Troubleshooting Problems in Photomicrography - Photography through the microscope is undergoing a transition from film to digital imaging. New digital technologies are producing higher resolution micrographs, but the quality still falls short of that obtainable with film. Microscope configuration errors represent the greatest obstacle to quality photomicrographs, followed by errors in filter selection, film choice, aberration, dirt and debris, and processing mistakes.

Film Basics - There are a number of films made by manufacturers around the world that are suitable for photomicrography. This section discusses the properties, use, and technology of common photographic film.

Fundamentals of Film Exposure - Exposure of film, both black & white and color, is dependent upon the amount of time the film is exposed to light and the intensity of that light. Topics covered in this section include the reciprocity law, characteristic curves, exposure bracketing, exposure calculations, and filter factors.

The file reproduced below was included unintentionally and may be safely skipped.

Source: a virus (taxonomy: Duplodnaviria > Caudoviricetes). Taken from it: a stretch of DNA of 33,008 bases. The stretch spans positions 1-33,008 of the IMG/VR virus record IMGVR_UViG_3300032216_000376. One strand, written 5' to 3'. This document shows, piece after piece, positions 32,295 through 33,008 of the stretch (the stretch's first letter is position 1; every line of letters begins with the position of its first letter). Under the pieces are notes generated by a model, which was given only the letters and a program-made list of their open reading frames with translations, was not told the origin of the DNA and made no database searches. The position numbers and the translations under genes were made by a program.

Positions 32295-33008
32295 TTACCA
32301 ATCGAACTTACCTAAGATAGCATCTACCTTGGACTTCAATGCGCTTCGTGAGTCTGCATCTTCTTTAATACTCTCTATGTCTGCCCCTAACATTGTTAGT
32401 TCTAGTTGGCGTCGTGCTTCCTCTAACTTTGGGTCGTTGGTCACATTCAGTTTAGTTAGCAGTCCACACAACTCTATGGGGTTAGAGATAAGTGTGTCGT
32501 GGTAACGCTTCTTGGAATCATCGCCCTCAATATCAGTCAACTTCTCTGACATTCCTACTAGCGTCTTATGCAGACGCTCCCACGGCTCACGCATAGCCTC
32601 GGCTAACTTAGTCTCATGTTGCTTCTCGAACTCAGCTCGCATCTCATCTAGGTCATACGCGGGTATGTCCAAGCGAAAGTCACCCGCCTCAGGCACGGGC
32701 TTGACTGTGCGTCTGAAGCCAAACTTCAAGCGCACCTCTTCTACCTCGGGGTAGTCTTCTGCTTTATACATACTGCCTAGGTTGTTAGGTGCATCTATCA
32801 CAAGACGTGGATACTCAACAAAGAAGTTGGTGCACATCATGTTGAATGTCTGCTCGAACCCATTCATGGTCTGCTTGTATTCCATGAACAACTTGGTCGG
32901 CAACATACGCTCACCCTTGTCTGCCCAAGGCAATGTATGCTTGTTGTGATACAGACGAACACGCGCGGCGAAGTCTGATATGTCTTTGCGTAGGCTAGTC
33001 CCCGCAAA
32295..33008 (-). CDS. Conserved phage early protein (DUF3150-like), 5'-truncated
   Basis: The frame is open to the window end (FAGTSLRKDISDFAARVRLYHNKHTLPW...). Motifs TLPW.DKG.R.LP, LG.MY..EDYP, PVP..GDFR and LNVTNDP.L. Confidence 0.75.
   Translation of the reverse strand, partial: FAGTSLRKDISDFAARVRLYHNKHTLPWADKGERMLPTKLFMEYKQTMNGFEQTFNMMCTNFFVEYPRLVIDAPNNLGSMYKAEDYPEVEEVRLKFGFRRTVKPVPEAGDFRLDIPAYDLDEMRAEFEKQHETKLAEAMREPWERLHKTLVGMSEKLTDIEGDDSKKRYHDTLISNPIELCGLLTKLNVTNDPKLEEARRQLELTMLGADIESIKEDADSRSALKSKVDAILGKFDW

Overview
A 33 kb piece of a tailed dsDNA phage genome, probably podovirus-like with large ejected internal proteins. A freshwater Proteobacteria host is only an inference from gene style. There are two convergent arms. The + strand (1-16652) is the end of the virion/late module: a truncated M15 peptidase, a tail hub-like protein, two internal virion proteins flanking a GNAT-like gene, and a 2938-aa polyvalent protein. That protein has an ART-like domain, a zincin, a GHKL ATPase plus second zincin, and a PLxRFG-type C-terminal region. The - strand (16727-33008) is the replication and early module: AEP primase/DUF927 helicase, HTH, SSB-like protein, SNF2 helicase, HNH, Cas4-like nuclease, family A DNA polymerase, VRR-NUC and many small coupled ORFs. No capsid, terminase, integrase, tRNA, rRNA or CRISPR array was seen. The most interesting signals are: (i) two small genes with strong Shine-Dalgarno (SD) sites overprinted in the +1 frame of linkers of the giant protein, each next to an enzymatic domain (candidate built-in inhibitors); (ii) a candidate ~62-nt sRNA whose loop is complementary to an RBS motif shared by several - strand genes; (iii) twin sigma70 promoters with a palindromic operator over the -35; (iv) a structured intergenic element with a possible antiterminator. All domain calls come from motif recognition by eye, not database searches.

Filters for Black & White Photomicrography - In black & white photography through the microscope, filters are used primarily to control contrast in the final image captured on film. They are also useful for overcoming optical aberration and increasing resolution by restriction of illuminating wavelengths.

Spectral Characteristics of Common Biological Stains - Compare the visible light absorption spectral data for common biological stains to determine suitability for use in black & white photomicrography.

Kodak Wratten Filters for Black & White Photomicrography - Visible light transmission regions for Kodak Wratten color filters are presented to aid microscopists in determining filter suitability for contrast and resolution control in black & white photomicrography.

Color Temperature - Based on the relationship between the temperature of a black body radiator and the energy distribution of its emitted light, this concept is of paramount importance in color photomicrography.

Filters for Color Photomicrography - A wide spectrum of filters are available to assist the microscopist in achieving the best quality images. These include color compensating filters, neutral density filters, didymium filters, filters to block ultraviolet light, and heat-absorbing filters.